The buzz today is Cramer's appearance on Jon Stewart's show. I've been of two minds about this whole fooforaw, which is why I haven't blogged about it. On the one hand, I am not a fan of financial cable news (Bloomberg usually excepted). I think Jim Cramer should be illegal. Anyone who invests money based on one of these networks, or Wall Street Week, should seriously consider making themselves a ward of the court. Anyone in the business who goes on one of those shows is talking their book. If anyone has a good way to make money above and beyond broad, boring strategies like stock indices or bond funds, will not tell you about it.
So Jim Cramer should be illegal, presumably meaning arrested for admitting on tape to illegal practices while running a hedge fund. But what does McArdle think the purpose of the business channel is except give financial advice? If nobody were to take it seriously there would be no reason for it to exist. It isn't that entertaining to see people sit around in suits talking about money. And the anchors aren't entertainers, with the possible exception of Cramer. No, the stated purpose and the behavior of the anchors amply demonstrate that the network is meant to be taken seriously. It's just not an issue, unless you're trying to excuse inexcusable behavior. Glibly stating that nobody takes CNBC seriously when it is televised into countless homes and provides countless hours of financial information is just dishonest. Maybe McArdle doesn't take it seriously but a lot of other people do and you can't just hand-wave them away.
If anyone has a good way to make money above and beyond broad, boring strategies like stock indices or bond funds, will not tell you about it.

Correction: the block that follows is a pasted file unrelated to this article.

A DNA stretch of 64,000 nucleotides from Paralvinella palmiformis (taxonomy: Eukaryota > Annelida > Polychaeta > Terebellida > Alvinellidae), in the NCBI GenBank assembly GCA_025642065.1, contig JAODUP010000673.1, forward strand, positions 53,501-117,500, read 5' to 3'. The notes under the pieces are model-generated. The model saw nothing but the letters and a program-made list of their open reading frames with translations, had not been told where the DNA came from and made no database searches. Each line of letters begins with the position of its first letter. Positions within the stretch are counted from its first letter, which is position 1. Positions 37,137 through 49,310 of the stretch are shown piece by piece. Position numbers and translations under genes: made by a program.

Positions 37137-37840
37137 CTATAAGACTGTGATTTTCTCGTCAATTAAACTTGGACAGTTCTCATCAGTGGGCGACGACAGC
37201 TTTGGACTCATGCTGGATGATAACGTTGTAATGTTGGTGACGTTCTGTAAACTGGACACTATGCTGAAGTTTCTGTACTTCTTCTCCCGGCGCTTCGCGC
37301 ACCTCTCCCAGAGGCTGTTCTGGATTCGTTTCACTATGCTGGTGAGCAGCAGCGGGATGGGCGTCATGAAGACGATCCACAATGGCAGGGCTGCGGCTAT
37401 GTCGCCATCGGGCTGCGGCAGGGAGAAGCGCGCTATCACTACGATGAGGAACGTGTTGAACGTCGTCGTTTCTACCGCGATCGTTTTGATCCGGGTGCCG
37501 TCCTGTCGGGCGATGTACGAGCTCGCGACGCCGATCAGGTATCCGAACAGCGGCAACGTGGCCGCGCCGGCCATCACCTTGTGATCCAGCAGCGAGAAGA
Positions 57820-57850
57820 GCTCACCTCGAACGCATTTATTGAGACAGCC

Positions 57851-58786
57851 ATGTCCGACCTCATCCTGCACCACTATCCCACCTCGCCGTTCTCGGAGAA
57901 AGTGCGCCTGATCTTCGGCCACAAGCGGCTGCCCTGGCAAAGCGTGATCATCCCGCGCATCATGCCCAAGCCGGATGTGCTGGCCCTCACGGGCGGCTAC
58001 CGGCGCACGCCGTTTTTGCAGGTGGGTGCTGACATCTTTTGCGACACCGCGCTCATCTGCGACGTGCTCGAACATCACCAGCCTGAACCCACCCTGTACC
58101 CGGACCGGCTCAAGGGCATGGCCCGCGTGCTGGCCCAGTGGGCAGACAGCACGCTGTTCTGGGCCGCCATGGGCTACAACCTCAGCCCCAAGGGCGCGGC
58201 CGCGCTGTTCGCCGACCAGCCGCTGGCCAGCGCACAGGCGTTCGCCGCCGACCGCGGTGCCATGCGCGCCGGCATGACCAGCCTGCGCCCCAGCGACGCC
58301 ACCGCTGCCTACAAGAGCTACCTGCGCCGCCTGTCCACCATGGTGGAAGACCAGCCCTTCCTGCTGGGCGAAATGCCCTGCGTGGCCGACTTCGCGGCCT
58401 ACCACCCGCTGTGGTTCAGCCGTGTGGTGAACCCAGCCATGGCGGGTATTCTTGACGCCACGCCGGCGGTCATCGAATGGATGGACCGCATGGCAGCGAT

This is a non-sequitur. The network reports on the stock and bond markets primarily.
On the other hand, the Jon Stewart video that touched this off was clearly misleading.
McArdle can't be bothered to back up this statement with a single example. If your are going to call someone misleading, you must prove it.
I do watch these channels, not for the interview but for the tickers and the breaking financial news.
I watch these channels too, interviews included. I've seen hundreds if not thousands of hours of CNBC in the last four years.
And it was obvious from the clips that half of them were anchors and reporters simply quoting someone else--it's the equivalent of dinging someone for using a racial epithet in the context of discussing racial epithets.
No, it isn't. This is either a lie or a gross misunderstanding due to stupidity. CNBC purports to report honestly on the financial world. They are either idiots or tools for not seeing any of this financial storm coming, and indeed actively fought against the idea of anything untoward in the financial industries. Goldilocks economy, greatest story never told, Bush Boom--I watched these anchors suck up to power and worship at the feet of billionaires, fluff up GE stock, lie about what was going on around them, and endlessly cheer lead on Bush, Paulson, and Goldman Sachs. And now that a Democrat is president and must clean up the financial mess, Cramer and Larry Kudlow are especially vituperative in accusing Obama of destroying the economy and ushering in socialism.